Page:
Industrial psychology includes engineering psychology. It also covers themes like labor relations, morale and human relations, organizational management, and consumer behavior. Additional topics covered include personnel recruitment, selection, training, classification, and promotion.
Human sciences like anatomy, anthropometry, applied physiology, environmental medicine, and toxicology are all included in the topic of human factors engineering. Engineering psychology, industrial psychology, and human factors engineering are differentiated in this way; however, these divisions are more theoretical than practical. The engineering psychologist must have sufficient knowledge of all of these fields to apply them in his practical work and come to wise and well-informed design conclusions.
Why Work as an Engineering Psychologist?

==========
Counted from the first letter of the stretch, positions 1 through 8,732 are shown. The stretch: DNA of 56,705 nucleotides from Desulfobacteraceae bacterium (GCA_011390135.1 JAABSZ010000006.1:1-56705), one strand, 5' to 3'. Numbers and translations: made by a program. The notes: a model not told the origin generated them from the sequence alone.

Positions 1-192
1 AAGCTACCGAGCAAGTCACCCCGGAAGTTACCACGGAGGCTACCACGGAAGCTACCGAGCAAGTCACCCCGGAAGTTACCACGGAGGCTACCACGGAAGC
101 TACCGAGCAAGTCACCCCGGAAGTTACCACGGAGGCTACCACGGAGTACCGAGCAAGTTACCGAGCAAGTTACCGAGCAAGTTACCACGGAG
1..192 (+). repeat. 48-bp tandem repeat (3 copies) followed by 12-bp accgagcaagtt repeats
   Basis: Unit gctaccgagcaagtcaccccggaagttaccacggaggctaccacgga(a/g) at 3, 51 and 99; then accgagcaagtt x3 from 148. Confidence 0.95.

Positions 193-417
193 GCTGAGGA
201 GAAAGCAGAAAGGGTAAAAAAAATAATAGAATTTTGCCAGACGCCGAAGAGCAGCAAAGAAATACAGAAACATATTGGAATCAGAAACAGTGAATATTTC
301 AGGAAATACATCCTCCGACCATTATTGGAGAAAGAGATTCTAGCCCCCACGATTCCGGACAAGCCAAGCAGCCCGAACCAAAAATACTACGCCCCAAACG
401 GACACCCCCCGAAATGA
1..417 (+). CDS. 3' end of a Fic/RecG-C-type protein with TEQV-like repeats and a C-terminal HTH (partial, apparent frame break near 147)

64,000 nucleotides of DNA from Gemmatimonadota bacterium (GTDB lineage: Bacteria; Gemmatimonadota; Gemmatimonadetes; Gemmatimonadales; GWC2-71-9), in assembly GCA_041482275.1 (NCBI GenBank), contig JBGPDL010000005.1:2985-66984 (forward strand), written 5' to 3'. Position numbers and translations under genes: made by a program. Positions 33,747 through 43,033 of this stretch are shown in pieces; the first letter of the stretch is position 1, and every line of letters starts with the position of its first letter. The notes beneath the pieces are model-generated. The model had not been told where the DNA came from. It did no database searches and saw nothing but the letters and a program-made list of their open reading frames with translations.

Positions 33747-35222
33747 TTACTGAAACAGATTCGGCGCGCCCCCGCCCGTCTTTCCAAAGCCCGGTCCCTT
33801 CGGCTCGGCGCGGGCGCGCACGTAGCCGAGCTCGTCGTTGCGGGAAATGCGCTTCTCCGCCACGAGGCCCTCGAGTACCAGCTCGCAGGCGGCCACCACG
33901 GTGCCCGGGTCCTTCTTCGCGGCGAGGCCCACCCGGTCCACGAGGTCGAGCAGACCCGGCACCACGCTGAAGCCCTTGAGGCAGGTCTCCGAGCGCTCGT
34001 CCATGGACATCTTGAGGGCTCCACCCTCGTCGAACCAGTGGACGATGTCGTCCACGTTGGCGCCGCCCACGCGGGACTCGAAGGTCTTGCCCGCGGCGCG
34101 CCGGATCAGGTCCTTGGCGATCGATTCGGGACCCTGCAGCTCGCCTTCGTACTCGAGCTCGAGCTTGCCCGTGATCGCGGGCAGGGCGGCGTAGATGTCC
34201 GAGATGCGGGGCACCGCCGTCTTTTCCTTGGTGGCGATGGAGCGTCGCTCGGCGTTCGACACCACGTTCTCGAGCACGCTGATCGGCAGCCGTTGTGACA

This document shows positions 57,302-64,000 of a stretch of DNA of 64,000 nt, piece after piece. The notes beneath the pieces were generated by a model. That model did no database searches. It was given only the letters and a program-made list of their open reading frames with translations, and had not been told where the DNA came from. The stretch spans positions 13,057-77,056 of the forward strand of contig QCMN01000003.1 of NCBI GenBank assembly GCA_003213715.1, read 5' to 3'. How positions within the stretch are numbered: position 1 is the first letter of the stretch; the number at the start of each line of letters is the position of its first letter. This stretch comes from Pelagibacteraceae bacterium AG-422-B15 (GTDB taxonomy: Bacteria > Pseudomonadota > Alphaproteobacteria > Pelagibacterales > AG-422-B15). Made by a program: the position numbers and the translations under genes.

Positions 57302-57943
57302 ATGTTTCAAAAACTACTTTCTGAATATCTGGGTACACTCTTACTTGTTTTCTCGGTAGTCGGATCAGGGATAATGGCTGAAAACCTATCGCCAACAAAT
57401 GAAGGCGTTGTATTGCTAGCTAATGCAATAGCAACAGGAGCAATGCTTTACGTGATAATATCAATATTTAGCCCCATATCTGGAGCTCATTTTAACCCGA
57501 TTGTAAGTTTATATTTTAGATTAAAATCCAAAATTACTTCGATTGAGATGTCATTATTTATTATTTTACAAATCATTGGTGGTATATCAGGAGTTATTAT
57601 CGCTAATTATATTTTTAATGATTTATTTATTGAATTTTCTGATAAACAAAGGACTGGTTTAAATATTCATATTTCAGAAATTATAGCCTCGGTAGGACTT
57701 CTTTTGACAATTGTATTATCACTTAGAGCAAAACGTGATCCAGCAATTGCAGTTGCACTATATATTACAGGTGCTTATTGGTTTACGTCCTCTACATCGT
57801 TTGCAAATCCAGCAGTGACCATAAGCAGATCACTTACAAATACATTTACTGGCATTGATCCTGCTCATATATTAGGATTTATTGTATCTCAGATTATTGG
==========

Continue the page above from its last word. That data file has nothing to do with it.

Engineering psychologists apply psychological concepts to address practical issues.
People who work in this field contribute to bettering, and occasionally even saving, human lives. Engineering psychologists may improve the safety of systems, work environments, and products by reducing the likelihood of accidents and mistakes.
These experts can choose to specialize in a variety of fields, including −
Engineering psychology commonly referred to as human factors engineering, is the study of how people behave and function as it relates to the development and use of technological systems. It tries to enhance the interactions between humans and machines by rethinking the tools, interactions, or environments in which they occur. Ergonomics is an interdisciplinary branch of applied psychology. The job of an engineering psychologist is sometimes referred to as "user-friendly" relationship improvement.